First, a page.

I'm posting this a few days after the NYC marathon and admiring pictures on social media of people crossing the finish line. Though I don't pretend to have that kind of stamina, I can relate to the finish-line moment in a new way.
Two weeks ago, I participated in the 39-mile Avon Breast Cancer walk in New York City. What did it mean to walk across that finish line? It meant a great deal to me, especially because I didn't think I actually would or could. The first 26-mile day of the walk was tough, but doable. A bunch of us ran late after lunch in Brooklyn and they bussed us back over the bridge, which was okay with me. The couple of miles I didn't walk absorbed itself quickly into the accomplishment of the long, hard day. I was just relieved that I did enough training to carry me through. Saturday night, however, proved to be a bigger challenge. As hundreds of walkers slept in pink tents (not made for cold camping) on Randall's Island, it dropped to a windy 38 degrees. The layers, hand warmers, and good sleeping bag I brought wasn't enough.
When I woke up on Sunday morning, shivering in my tent with maybe an hour of sleep behind me, after walking for 12 hours the day before, the thought of walking 13 more miles seemed absurd. It felt like the last possible thing I could ever do. I already did it, I thought to myself. I raised the money, I showed up, I survived yesterday. Why do I need to push myself? Why do I need to finish the walk?
When and why do we need to push ourselves to the finish line? Sometimes the right answer is letting something go. Sometimes the right answer is not finishing and being okay with that. That morning I didn't know what the right answer was. All I can say is that you have to try and listen to yourself, truly and completely, without the noise of other people's judgements. Other people will come in and out of your life, but you have to live with you, forever.
My sister and I hunched over our hot breakfast, now in the freezing outdoor dining tent at 7am, trying to warm ourselves up with little paper cups of coffee. As we watched the better prepared or just heartier women set off for the walk, I resigned myself to boarding the bus that would bring me to the first rest stop and shave off about 4 miles. There, we would walk a bit, and then hop on the bus when we peetered out. This wasn't a race. Other people were doing it that way. I did what I set out to do, didn't I? But I didn't. I wanted to know I could push through something really hard and rally. I wanted to know I was that strong, or at least I wanted to know I really tried. If my mother could get through two rounds of chemo, a mastectomy, and radiation, I could do this. Still, my hands and feet felt numb. The coffee wasn't helping enough.
My sister, Shana Hiranandani, who is also a life coach, saw me looking wistfully over at the walkers. The crowds were starting to thin.
"Look," she said. "We may have to wait a while for the bus. Let's just start and see how we feel. We can take a bus at the next rest stop if we're really miserable."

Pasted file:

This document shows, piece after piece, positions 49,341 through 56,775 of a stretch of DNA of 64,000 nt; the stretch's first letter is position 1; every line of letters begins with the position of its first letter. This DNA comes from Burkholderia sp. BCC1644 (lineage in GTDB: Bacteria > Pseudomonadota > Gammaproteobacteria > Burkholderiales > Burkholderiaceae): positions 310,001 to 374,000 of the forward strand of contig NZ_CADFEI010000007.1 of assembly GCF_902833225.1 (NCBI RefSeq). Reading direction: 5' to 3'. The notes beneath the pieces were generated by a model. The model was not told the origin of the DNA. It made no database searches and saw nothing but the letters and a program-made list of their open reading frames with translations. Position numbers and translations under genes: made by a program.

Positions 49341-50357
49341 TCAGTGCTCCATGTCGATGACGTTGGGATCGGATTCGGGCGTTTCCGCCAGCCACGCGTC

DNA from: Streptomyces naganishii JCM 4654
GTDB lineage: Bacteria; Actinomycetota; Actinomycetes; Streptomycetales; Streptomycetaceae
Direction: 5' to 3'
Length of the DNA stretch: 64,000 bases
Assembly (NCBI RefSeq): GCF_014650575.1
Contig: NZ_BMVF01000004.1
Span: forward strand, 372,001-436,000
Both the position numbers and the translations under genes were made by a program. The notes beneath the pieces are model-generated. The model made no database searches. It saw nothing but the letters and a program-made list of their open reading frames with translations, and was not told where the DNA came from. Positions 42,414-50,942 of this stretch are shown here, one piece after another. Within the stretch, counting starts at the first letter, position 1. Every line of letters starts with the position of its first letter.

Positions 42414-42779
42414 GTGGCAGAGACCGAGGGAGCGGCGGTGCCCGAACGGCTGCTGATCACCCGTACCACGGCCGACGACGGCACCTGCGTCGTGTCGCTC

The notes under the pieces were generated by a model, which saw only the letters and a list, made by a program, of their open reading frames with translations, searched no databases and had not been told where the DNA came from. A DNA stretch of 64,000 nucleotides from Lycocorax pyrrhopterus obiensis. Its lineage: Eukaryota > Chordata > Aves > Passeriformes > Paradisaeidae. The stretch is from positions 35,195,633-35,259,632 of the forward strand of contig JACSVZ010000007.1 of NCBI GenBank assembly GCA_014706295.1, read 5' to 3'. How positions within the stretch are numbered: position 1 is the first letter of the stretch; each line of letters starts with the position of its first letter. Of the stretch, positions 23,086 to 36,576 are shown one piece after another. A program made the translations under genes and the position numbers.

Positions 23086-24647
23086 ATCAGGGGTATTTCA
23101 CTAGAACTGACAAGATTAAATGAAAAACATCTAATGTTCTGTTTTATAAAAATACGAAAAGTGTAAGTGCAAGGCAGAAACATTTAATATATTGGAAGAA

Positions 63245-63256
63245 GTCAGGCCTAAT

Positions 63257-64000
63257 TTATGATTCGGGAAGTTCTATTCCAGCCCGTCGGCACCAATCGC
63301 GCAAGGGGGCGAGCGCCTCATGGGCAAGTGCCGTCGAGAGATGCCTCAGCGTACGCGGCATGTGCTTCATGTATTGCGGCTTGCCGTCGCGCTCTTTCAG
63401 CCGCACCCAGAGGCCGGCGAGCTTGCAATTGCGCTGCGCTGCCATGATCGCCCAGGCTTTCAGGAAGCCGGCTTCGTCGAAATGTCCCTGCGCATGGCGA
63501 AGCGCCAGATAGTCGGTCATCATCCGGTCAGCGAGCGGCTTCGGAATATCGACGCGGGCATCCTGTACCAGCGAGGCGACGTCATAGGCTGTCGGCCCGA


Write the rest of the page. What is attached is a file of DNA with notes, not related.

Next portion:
Suddenly it seemed clear--"Let's just start and see how we feel." I nodded, grateful that I had my sister at that moment to help point me in the direction I needed to go. Usually when we're at a crossroads, we do need someone to help us get where we want to go, whether it's letting go or pushing through. I do that with writing all the time. I certainly don't finish every story or novel I start and I usually consult with a trusted person to help me make my decision. I got my achy self to standing and we started walking, simple as that. We came here to finish something.
When the sun finally hit my face that morning and I was again part of the pink-clad crowd heading down the east side of New York City, I felt joy and energy bubble up through me. Shana and I walked all 13 miles that day. We were greeted proudly by our families at the finish line, who would have been proud no matter what, but my sister and I had made the right decision. Maybe, though, in a different circumstance, getting on the bus that morning and feeling good about what I managed to do would have been the right decision.
This time, knowing I rallied has given me the courage to think about bigger goals and bigger possibilities for myself. But it also showed me where my limits were, and that limits are okay. The trick is knowing if you've hit a real limit or not. If we don't have that hard, quiet moment over a cup of coffee with a trusted person to figure it out, we may not hear ourselves. Rather than coming up with a bigger, newer challenge, doing the walk has ultimately made me want to go deeper into the things I already love, the things I've already chosen to challenge myself with--my writing, my teaching, my parenting, my marriage, and all my important relationships. I want to spend a lot of time thinking about this stuff and a lot less time thinking about what other people think of me.
I don't believe I'll ever run a marathon. And that's okay. There are a lot of things I won't do. I'm at the point in my life where, though I believe in the phrase "it's never too late," I also believe that narrowing things down and truly committing to what I already have, what I already do, with a depth that can only come from more days lived on the planet and a growing awareness of the fragile and fleeting nature of life, is going to be my greatest marathon.
Thanks to everyone who supported me.